WHITEHORSE, YT – 18 December 2019 – Coping with winter flying weather.
This fall has brought some unusual weather to the Yukon and this has caused more flight delays and cancellations than we normally experience. In view of this, I thought that our travelers might be interested in learning more about how airlines are able to cope with poor weather at some of the airports we fly to.
In order for pilots to safely and legally land an aircraft on a runway they must, by a specified point in their landing approach, be able to see enough of the runway to land and stop safely. The required distance could be as little as a few feet above the ground and as little as one eighth of a mile visibility or it could be as much as several thousand feet above the ground and several miles visibility. The exact cloud ceiling and visibility requirements are determined by equipment that is available for each runway (usually provided by Nav Canada) at a particular airport and by the equipment installed in the aircraft. To illustrate, here are some examples of how poor weather might impact our flights to Whitehorse (YXY), Vancouver (YVR), and Dawson City (YDA), three airports that Air North, Yukon’s Airline flies to and from regularly.
For Whitehorse, with winds from the north, calm winds, or light winds from the south, aircraft are authorized to land from the south with cloud ceilings as low as 200 feet above the ground. When the winds are blowing strongly from the south, landings must be made from the north, and the airport equipment available for landings from the north permits landings when cloud ceilings are at least 388 feet above the ground if the airline has the required equipment in the aircraft or 725 feet above the ground if the airline does not have the required equipment installed. While all Air North aircraft have the equipment required for lower ceiling approaches from the north, it should be noted that the clouds have to be almost twice as high when we must land from the north.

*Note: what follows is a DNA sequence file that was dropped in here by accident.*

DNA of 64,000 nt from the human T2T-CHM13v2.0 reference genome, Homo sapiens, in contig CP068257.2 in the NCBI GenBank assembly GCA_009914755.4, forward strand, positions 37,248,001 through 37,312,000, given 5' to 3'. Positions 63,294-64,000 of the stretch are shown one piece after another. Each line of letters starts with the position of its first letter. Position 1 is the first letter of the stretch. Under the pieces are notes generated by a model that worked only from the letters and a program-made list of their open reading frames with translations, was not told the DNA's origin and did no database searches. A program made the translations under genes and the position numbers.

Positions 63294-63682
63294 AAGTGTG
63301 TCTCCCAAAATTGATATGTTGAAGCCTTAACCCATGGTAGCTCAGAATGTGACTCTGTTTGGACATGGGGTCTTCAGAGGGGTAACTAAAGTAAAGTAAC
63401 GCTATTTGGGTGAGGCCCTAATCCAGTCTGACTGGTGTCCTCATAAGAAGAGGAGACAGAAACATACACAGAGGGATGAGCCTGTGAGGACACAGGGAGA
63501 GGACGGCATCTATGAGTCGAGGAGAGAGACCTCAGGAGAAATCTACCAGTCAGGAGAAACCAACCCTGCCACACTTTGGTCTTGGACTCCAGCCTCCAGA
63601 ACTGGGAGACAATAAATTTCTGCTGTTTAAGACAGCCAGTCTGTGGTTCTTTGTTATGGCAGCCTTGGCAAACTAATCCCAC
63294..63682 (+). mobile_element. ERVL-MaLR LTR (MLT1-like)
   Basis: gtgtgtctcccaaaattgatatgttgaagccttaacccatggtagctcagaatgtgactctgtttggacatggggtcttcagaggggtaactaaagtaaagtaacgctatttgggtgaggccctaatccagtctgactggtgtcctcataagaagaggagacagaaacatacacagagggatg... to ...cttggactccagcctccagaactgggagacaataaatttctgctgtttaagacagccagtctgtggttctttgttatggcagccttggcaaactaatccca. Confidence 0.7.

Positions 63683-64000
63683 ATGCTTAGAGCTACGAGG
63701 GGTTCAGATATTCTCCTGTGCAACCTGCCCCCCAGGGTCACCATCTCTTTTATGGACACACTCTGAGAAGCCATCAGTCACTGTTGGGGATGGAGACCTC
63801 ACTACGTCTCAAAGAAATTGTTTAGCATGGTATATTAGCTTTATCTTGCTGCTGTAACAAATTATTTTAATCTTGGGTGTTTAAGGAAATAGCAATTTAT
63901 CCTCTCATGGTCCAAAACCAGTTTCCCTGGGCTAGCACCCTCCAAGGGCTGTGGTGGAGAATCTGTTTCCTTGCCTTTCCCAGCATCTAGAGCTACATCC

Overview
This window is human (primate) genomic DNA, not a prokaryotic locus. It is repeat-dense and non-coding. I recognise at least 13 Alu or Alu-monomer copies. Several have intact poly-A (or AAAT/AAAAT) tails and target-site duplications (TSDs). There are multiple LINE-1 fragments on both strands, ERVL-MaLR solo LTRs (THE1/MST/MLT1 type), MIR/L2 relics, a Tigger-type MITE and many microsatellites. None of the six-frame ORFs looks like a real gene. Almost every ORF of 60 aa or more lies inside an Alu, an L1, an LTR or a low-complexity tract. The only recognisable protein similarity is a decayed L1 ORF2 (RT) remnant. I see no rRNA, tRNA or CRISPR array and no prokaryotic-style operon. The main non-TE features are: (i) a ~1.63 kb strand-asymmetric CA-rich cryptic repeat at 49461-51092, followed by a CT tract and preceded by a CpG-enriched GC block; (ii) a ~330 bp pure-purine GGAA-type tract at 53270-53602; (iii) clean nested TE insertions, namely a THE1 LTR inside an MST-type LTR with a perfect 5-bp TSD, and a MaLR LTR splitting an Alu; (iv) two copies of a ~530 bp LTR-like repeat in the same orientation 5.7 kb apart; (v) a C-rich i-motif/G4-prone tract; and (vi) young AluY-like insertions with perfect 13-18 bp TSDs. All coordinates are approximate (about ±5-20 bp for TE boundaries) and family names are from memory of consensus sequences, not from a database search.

For Vancouver, all four main runways are equipped to permit landings with ceilings right down to the ground and visibilities as low as 1/8 mile provided that certain conditions are met by the airline and the airport. These conditions include specialized aircraft equipment and crew training and specialized runway lighting and back-up power generation capability. Air North is authorized to land at YVR with cloud ceilings as low as 200 feet above ground.
For Dawson City, despite the capability of the aircraft to permit landings at ceilings as low as 200 feet in YXY and YVR, the terrain surrounding YDA dictates that the lowest cloud ceiling for any of the instrument approaches is 1666 feet, which is more than four times the required cloud ceiling at either YXY or YVR.
As an airline, it is our job to get you to your destination safely and on time. As a northern airline we have invested in aircraft and aircraft equipment that allow us to do the best job possible at the airports we fly to and from most frequently. Hopefully the foregoing discussion will help our travelers to better understand why weather conditions sometimes dictate delays or cancellations.
Joseph Sparling, President,
Air North, Yukon’s Airline